TAMPA, Fla. - A little hail damage here, a little hail damage there, and suddenly Edgar Ortiz of Orlando was in need of a new roof -- to the tune of $25,000.
"We went through the whole hurricane season not knowing whether our roof would be strong enough to manage," he said.
He thought his insurance would cover it, but they only offered $5,000. It took a year - and a lawyer - for Ortiz to get his roof paid for by insurance.
"The minimal expectation is that when you file a claim, you will be taken care of," he said.
Lawyer Chip Merlin of Tampa says there will be more Floridians in Edgar's shoes if the state House joins the Senate in passing its insurance reform bill.
While one provision still requires full replacement of roofs under 10 years old, for older roofs, it also allows companies to charge less for premiums, but cover less when the roof is damaged, based on what the roof is currently worth.
"People think that they are getting a great deal from an insurance agent when what they are really getting is a policy that is not fully insuring them for the full coverage they want to have when the catastrophe happens," said Merlin.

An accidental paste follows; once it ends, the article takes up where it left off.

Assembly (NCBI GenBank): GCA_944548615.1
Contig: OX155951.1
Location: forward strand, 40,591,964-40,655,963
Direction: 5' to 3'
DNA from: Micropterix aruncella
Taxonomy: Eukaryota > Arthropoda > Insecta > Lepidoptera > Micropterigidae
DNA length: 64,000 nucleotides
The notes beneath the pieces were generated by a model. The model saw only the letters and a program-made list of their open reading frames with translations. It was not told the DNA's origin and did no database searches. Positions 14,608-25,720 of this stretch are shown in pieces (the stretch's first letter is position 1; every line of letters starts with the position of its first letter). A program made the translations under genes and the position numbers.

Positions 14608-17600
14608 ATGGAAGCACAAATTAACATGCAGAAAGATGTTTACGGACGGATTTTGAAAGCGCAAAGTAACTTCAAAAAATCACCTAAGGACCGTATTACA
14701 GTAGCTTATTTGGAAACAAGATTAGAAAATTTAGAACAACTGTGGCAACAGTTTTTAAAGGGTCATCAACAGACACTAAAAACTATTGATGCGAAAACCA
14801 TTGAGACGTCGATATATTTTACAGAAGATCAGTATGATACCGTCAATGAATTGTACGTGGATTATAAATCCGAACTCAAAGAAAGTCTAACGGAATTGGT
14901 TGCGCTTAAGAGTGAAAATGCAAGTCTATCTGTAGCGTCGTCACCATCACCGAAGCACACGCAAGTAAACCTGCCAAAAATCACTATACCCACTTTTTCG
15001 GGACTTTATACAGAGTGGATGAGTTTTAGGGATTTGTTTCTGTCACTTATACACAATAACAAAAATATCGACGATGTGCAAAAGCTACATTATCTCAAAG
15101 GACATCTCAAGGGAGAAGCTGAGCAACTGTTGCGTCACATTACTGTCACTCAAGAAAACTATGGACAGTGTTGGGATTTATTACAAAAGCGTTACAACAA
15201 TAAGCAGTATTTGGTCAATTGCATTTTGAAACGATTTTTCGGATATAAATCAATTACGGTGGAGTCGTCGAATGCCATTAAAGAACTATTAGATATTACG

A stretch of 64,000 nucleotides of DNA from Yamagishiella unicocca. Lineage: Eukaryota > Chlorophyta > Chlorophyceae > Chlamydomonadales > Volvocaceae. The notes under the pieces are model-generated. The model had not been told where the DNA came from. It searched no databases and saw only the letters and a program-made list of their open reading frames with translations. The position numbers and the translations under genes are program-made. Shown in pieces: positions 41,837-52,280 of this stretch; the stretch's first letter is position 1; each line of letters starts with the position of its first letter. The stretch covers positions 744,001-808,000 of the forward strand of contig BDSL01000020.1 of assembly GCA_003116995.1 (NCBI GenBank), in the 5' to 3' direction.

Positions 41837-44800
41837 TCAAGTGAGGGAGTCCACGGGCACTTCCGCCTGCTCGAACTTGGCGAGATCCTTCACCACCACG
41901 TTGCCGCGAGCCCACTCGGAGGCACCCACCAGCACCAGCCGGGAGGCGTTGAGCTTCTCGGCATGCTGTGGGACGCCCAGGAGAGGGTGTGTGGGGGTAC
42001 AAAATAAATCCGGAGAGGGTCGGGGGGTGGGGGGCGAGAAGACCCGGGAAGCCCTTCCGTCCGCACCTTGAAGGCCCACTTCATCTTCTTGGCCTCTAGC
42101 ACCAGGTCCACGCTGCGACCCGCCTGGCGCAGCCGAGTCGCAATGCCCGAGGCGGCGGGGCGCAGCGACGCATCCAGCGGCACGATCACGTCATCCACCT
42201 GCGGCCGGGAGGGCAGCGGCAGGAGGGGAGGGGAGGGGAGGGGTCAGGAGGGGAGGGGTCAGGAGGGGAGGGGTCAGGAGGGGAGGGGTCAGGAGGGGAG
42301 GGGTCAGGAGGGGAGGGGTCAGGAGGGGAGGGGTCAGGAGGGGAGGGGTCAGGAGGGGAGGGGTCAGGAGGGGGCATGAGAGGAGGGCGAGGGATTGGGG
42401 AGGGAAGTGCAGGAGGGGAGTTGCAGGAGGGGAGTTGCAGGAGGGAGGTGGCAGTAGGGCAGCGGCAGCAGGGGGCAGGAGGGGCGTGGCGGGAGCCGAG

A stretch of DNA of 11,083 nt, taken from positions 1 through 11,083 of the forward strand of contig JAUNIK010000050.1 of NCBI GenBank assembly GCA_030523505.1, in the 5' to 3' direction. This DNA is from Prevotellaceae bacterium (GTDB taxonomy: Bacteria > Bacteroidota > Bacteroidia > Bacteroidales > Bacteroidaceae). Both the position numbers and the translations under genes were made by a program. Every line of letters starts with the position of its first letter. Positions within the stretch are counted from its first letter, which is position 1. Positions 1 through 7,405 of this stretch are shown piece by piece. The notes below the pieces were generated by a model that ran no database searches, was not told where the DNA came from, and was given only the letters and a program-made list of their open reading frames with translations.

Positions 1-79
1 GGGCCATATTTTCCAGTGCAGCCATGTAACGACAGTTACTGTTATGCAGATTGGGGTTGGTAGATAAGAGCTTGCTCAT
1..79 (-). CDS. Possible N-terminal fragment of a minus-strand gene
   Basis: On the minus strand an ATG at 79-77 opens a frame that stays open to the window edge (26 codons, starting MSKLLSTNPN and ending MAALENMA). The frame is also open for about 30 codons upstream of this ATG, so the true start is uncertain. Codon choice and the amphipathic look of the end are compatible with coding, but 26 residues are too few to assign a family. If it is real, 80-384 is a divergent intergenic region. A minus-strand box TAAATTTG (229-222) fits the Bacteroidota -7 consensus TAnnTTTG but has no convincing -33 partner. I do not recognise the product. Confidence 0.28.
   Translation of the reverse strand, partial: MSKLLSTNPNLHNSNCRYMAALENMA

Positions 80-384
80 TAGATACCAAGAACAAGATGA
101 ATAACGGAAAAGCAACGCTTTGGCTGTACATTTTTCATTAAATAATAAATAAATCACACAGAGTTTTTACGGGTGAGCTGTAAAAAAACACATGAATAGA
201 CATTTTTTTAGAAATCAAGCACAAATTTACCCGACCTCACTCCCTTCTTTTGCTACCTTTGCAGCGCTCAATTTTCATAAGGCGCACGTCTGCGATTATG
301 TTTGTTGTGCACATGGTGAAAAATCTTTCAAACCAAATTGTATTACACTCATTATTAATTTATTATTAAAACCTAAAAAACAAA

However, lawmakers say they are trying to prevent insurers from giving up on Florida altogether after the state claimed $1.5 billion in losses last year.
Most insurance companies are asking for increases of at least 10% on premiums this year.
The bill's sponsor, Jeff Brandes (R-St. Petersburg) says the law gives homeowners the ability to buy a policy that fits their budget.
"If they want to buy full roof coverage, they should be able to buy that," said Brandes. "If they want to buy actual cost, or cash value or stated value, they should be able to buy that."
Merlin insists it's a better fit for insurers' piggybanks. He wants the Florida House to approve a proposal that allows the state to audit insurers.
"To really make it transparent about how much money the owners of the Florida insurance companies are making, especially during the 10 years we never had a hurricane at all," Merlin said.
The Florida House Committee on Commerce will be discussing a version of the bill Friday morning.